Review: ‘Matanza’

A makeshift manifesto on worker resistance and grassroots organization produced collectively by men and women struggling to survive in economically devastated Argentina, "Matanza" (named for a particularly unified working-class region near Buenos Aires) captures well the day-to-day realities of social activism.

A makeshift manifesto on worker resistance and grassroots organization produced collectively by men and women struggling to survive in economically devastated Argentina, “Matanza” (named for a particularly unified working-class region near Buenos Aires) captures well the day-to-day realities of social activism. Though docu has potential universal impact, the specificity of events will limit docu’s exposure Stateside to educational and labor venues.

Pic opens on black-and-white images of starving street kids eating roast cat and closes with official statistics outlining the country’s seemingly insurmountable fiscal debacle: 41% of the population living in poverty and a national debt requiring a payback of $1.25 million per hour in interest alone. In between, footage ranging from David and Goliath-type confrontations of slingshot-wielding demonstrators versus armed cops to scenes of middle-aged men and their gradually radicalized wives organizing soup kitchens and traffic blockades. The uniquely Argentine mixed legacy of Peronism and military rule gives docu a peculiar slant as people not historically versed in class warfare slowly overcome fear, cynicism and distrust of their neighbors.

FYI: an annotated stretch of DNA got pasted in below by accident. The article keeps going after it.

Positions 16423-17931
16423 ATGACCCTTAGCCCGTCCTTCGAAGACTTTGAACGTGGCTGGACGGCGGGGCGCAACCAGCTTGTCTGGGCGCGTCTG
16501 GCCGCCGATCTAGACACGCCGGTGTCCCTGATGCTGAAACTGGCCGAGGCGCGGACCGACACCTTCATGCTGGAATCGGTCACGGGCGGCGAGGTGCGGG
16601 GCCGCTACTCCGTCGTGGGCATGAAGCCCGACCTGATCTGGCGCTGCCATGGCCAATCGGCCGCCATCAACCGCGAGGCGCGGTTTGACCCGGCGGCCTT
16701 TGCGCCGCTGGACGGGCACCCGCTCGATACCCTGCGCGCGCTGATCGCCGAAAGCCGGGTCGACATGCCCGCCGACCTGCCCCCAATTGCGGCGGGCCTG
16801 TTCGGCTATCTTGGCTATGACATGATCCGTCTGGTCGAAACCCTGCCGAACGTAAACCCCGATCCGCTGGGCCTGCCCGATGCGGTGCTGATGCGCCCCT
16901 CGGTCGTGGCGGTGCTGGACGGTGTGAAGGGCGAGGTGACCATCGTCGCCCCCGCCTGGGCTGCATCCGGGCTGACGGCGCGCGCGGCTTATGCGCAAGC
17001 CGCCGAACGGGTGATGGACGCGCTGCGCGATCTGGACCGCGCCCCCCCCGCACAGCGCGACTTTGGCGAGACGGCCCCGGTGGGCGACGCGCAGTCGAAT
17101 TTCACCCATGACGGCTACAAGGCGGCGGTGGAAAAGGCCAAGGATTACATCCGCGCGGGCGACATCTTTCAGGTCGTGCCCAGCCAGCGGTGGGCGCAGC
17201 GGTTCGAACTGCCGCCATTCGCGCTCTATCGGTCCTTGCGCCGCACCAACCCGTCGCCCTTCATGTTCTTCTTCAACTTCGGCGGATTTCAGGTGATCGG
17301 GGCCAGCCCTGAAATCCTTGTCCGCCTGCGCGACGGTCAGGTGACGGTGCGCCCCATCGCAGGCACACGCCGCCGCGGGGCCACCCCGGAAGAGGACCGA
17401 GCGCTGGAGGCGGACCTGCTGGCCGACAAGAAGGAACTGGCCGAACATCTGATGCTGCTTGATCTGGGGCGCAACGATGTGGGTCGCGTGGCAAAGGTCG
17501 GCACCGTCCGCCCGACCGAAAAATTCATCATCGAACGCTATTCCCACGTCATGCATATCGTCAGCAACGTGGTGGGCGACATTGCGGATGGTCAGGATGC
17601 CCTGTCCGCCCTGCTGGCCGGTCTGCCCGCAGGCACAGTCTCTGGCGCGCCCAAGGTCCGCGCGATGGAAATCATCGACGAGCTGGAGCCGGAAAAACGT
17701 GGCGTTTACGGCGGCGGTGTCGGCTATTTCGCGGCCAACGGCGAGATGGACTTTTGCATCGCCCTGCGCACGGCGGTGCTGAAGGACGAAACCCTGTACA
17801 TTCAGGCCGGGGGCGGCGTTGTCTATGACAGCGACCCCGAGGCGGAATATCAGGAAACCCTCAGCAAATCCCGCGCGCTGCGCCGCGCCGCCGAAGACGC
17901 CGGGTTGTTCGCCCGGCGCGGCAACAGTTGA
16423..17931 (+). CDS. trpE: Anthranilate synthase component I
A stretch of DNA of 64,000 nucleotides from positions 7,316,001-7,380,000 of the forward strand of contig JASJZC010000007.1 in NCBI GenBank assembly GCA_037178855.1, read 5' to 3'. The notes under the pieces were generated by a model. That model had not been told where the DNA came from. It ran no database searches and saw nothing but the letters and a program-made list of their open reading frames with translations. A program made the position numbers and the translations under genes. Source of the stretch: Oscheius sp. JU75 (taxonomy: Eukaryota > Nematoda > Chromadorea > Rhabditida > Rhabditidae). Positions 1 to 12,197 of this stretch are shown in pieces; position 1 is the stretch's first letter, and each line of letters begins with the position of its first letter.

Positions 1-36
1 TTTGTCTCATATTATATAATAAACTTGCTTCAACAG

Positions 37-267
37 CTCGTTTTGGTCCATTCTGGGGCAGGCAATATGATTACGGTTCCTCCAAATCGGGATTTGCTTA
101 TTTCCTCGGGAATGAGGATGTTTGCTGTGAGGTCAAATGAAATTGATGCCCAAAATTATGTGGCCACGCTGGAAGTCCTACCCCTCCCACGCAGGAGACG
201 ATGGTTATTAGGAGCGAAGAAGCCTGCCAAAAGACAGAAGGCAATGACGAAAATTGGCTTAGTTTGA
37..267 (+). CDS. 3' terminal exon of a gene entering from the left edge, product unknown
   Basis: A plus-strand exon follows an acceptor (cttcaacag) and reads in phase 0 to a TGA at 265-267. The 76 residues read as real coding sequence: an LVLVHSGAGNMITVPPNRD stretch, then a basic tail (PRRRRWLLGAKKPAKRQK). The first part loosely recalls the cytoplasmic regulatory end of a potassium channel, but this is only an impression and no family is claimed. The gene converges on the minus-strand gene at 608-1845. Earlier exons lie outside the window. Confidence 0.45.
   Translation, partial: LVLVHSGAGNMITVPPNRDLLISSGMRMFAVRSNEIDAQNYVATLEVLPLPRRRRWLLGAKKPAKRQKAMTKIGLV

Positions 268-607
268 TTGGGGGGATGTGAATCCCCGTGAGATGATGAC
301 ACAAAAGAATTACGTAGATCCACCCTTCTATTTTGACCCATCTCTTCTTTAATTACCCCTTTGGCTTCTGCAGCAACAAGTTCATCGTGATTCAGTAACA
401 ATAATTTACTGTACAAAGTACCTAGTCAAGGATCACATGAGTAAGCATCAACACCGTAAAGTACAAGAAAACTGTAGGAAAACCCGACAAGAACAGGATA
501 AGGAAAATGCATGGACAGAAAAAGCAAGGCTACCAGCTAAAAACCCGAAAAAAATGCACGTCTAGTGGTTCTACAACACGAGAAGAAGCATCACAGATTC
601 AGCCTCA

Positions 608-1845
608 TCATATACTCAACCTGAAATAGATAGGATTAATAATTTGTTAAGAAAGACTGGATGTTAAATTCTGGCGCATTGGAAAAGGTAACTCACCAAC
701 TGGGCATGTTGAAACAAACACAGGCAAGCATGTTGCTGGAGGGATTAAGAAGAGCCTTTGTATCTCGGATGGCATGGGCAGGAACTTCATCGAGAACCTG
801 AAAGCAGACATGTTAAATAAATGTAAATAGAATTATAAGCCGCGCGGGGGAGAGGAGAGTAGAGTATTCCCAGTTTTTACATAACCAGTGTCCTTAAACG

Matanza

Argentina

Production

A Magoya Films/Twenty Eyes/Yenan/ENERC/INCAA production. Produced by El Grupo Documental Primero de Mayo (Fernando Menedez, Nicolas Batlle, Ruben Delgado). Executive producer, Virginia Soraya. Directed by Grupo Documental (Fernando Menendez, Nicolas Batlle, Ruben Delgado, Emiliano Penelas).

Crew

Camera (color, B&W, video), Emiliano Penelas; editor, Delgado. Reviewed on cassette at La Cinema Fe, New York, Feb. 12, 2003. Spanish dialogue. Running time: 73 MIN.
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